To continue the theme of the post before this, storytelling, I checked out Nigel Rees’ Dictionary of Anecdotes for a relevant story. This one caught my eye.
Oscar Wilde was once asked by a friend how his latest play, Lady Windermere’s Fan, had gone. “It was a great success,”he replied, “but the audience was a total failure,”
If you have the wit of Wilde you can carry this off. If you are as humourless as the self-congratulatory judges of Strictly Come Dancing you can’t. Blaming the television audience, who have made John Sargeant an unlikely folk hero, was not an astute move.
The same goes for a pitch. When the eager question, ‘how did it go?, is met with, ‘they didn’t seem that interested, ’ or, worse still, ‘ they clearly had another agenda’, then you know the audience is being blamed.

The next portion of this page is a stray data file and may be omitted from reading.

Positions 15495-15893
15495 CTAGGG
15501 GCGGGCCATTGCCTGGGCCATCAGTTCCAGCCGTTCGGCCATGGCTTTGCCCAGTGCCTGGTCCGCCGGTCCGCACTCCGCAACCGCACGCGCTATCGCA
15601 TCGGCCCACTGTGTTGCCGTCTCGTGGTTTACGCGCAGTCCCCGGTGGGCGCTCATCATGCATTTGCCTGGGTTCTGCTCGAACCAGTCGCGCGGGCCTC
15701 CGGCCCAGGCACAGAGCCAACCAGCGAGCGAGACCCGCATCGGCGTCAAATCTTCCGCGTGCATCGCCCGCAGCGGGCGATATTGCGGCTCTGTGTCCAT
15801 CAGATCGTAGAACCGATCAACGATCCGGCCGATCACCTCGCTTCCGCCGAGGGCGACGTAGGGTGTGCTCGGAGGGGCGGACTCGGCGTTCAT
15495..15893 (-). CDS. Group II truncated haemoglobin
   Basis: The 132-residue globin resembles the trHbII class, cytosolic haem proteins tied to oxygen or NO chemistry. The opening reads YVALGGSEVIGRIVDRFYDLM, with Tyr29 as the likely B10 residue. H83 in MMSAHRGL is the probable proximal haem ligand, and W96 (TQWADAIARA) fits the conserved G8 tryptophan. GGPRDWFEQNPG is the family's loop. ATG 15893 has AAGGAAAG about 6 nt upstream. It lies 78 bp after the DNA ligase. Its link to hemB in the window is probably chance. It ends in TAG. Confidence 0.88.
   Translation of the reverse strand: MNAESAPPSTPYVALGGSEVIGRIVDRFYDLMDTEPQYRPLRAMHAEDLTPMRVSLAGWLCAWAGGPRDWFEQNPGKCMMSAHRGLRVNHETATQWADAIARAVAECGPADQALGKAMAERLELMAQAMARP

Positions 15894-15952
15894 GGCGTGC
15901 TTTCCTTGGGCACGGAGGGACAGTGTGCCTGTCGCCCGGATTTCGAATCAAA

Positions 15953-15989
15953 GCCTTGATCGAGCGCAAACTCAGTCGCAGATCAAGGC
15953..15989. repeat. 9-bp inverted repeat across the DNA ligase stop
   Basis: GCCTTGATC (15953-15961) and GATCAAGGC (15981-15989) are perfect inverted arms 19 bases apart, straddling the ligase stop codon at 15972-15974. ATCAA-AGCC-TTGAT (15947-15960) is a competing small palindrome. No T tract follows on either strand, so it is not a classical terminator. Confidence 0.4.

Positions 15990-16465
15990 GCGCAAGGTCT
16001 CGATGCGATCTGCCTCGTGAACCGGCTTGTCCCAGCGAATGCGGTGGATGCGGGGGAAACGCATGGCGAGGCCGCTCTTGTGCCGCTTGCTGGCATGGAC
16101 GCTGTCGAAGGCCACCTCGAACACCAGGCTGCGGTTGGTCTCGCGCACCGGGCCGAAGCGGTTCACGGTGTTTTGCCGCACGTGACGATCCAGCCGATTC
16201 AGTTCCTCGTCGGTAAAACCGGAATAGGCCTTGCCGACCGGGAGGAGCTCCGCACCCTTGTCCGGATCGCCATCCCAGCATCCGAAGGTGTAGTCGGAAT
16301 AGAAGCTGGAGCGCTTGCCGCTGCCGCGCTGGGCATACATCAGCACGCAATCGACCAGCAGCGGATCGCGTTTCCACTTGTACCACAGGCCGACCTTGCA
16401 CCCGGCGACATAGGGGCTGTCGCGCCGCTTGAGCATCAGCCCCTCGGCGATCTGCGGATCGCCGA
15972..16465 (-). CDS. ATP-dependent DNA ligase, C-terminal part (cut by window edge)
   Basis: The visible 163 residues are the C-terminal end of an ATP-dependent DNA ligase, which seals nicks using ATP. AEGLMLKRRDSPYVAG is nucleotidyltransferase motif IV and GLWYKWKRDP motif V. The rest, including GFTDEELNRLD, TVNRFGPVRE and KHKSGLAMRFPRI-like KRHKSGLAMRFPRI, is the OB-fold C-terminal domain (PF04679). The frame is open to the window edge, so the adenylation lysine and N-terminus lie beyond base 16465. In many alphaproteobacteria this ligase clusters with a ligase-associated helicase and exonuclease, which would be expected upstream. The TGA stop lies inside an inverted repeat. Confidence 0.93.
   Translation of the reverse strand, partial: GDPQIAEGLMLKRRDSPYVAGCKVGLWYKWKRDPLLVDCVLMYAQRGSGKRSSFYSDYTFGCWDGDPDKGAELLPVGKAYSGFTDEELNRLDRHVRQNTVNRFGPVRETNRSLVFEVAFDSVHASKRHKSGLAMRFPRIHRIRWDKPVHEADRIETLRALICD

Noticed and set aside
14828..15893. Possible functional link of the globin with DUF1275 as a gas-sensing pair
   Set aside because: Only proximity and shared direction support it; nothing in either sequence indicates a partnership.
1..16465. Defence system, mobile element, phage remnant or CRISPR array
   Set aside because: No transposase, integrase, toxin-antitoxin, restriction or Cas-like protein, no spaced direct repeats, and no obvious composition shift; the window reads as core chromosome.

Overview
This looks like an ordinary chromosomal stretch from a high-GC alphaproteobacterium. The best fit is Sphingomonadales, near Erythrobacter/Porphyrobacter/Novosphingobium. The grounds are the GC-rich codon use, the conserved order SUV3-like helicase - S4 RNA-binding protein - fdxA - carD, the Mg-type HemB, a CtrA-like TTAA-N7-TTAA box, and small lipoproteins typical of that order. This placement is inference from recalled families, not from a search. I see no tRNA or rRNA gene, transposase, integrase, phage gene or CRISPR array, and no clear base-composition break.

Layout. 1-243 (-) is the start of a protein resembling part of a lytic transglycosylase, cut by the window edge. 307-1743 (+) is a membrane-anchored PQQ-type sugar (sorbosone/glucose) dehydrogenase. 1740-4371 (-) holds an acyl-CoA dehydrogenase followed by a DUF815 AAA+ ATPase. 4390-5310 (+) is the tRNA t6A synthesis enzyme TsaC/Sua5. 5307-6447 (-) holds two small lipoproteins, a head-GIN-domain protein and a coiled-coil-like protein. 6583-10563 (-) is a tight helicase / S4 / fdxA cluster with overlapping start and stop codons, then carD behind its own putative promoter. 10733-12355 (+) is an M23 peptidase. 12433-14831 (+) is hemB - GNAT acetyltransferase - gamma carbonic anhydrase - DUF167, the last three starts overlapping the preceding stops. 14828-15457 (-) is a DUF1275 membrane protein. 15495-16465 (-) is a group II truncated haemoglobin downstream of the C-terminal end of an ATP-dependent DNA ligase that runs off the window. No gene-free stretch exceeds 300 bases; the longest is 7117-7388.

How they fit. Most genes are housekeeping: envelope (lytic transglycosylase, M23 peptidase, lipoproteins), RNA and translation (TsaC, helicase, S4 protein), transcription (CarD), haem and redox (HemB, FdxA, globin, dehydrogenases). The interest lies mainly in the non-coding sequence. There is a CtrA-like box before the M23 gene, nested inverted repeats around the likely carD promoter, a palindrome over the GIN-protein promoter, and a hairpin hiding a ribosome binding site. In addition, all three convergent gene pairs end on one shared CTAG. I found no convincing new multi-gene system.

The pitch may well have contained great insight, a killer strategy and a perfect solution. It deserved success! But if the performance was difficult to follow, lacked surprise and failed to engage, don’t blame the panel when they don’t vote for you.
Worth remembering also, that unlike the ‘Strictly’ panel who do claim expertise, people judging pitches may not be experienced in receiving and evaluating a pitch. Not an easy task when much rests on the decision.
All this leading to the unsurprising, oft repeated, advice that you rehearse before an ‘audience’. See if they get it, and enjoy it.